One of the oldest youth organizations in the history of Ukraine, the National Scouting Organization, known as Plast, was not recognized by the state until 2020. In 2019, Plast leaders advocated before the parliament to have a Draft Law on Plast, but newly elected President Zelensky did not sign the bill due to/referring to some troubles which could arise afterwards. The new version of the law was passed in early 2020, and the president signed it. However, the current law does not ensure financing for Plast. It reduced the chances for Plast, as a youth organization that has branches in Ukraine and outside the country, to grow.
Scouts lost financial support
In 2019 newly elected president of Ukraine Volodymyr Zelensky rejected the law on “State Recognition and Support of Plast – National Scouting Organization of Ukraine”. The legislation was approved by the previously elected parliament at the end of May 2019 and awaited the president’s action for more than three months. Zelensky did not sign the law; instead, he returned it to the Parliament with his own proposals. It was up to the later elected Rada to act on Ukraine’s recognition and support of this scouting organization.
The Ukrainian scouting movement known as Plast was formed in Lviv in 1911. Throughout more than 100 years of its activity, Plast has endured various historical trials. Today Plast has over 12,000 members in 20 countries – 8,500 of them in Ukraine – which makes it the largest Ukrainian youth movement in the world. Last year Plast volunteers in Ukraine invested more than 668,000 hours in working with children and teens in camps, during trips, competitions, mentorship, and regular group meetings.
Plast had various forms of cooperation with the state once Ukraine re-established its independence. For example, in the last three years, Plast scouts’ activities had some financial support directly from the national budget. It was expected that the proposed new law on state recognition and support of Plast could form the basis for a more effective form of partnership. Notably, the U.S., Canada, Israel, Singapore, Australia, and other countries already have similar legislation recognizing their national scout organizations.
I would like to mention what was in the proposed law that was not signed by the president, and what exactly was included in this legislation. First of all, there was a statement regarding the state’s recognition of Plast’s “historic contribution to the civic education of children and youth, to the achievement and establishment of Ukraine’s statehood.” Also, the law expressed support for Plast’s continuous activity for the course of more than a century. The legislation should have recognized the Plast scouting movement in Ukraine and the world, as well as its unique role in educating Ukrainian children and the youth, and should have made it impossible for other organizations to claim Plast’s legacy as their own.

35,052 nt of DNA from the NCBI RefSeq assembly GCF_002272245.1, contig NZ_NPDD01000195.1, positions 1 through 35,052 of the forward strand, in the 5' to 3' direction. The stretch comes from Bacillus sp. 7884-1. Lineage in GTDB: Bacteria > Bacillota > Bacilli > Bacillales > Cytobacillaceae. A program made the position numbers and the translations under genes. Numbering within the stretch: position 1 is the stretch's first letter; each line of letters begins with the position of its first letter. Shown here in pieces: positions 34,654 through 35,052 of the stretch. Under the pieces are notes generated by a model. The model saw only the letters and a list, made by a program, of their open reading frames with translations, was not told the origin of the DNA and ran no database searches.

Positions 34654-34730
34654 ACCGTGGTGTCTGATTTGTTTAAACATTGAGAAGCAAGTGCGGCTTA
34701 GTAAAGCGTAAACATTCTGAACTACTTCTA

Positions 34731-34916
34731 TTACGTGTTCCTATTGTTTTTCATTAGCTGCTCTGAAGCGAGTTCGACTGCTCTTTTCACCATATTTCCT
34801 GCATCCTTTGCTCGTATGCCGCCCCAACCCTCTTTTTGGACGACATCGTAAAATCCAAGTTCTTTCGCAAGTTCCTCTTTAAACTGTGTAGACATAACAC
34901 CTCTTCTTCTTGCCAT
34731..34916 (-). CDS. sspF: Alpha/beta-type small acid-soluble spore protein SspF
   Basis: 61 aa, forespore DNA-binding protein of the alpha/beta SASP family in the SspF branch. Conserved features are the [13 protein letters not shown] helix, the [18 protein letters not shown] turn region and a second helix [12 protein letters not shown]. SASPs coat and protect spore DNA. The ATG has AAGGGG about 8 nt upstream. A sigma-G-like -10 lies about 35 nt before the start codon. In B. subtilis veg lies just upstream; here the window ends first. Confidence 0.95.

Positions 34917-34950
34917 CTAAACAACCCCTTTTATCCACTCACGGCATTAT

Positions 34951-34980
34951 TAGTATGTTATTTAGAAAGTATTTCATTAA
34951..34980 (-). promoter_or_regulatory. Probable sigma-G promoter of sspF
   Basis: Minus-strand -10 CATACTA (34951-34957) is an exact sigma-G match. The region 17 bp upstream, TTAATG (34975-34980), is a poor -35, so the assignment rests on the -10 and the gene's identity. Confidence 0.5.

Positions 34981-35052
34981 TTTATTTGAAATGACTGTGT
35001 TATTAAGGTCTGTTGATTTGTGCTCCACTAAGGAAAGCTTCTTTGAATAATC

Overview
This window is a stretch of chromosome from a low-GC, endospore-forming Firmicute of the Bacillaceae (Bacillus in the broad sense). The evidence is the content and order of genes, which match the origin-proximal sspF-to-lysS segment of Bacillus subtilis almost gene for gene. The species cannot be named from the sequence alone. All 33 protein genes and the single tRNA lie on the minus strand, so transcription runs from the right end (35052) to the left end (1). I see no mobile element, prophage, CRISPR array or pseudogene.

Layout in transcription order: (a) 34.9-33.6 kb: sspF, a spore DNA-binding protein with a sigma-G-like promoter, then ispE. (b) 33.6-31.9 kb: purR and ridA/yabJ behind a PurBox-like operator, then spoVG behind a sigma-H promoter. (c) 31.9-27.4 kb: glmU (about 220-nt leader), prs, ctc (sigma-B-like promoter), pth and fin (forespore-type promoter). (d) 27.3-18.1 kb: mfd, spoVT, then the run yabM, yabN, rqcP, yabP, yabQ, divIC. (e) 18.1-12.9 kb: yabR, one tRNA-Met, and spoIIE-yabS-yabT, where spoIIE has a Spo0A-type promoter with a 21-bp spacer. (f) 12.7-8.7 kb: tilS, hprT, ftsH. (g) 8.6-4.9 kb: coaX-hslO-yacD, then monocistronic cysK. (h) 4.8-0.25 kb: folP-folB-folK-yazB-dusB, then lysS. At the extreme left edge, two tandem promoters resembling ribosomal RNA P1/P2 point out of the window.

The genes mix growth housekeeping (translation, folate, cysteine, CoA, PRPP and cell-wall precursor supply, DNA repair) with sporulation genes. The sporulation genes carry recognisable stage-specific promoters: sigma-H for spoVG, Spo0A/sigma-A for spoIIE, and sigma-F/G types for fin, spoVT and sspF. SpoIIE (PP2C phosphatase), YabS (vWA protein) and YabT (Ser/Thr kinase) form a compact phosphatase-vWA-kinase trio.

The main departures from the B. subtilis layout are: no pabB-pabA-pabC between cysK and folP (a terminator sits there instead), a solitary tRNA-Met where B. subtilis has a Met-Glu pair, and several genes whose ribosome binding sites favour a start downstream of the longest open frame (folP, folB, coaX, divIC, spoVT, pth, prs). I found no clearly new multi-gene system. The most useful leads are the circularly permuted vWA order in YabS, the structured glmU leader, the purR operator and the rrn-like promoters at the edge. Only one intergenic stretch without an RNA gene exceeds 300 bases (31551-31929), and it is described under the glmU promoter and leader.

The practical aspect of the law should have included forms of cooperation with government institutions and mechanisms of support. The legislation also outlined the decision-making process regarding financial support for Plast on both national and local levels. It stated that the aim was to help Ukrainian scouting organizations engage more young people with patriotic values in civic education.
Considering that this earlier version of the law had been rejected by the president and then amended to take into account his comments, there were very few doubts that the president would sign and finally enact the legislation. On January 13 Volodymyr Zelensky signed the law on state recognition of the Plast movement. Almost a month earlier, on December 17, the Parliament of Ukraine passed the law with 316 votes (with at least 226 required) in the second affirmative vote on this legislation.
The state finally recognized Plast as a Ukrainian scouting organization and its historic contribution to civic education for young people, as well as Plast’s contribution to the achievement of Ukraine’s independence and development of statehood. However, the approved law does not provide direct financing. Plast remains a non-governmental, non-political organization, that is why Plast needs the support of Ukrainians and is continuing the campaign to raise 10.5 million hryvnias needed to grow the organization in 2020.
Roman Tymotsko - Development Manager for Ukrainian Scouting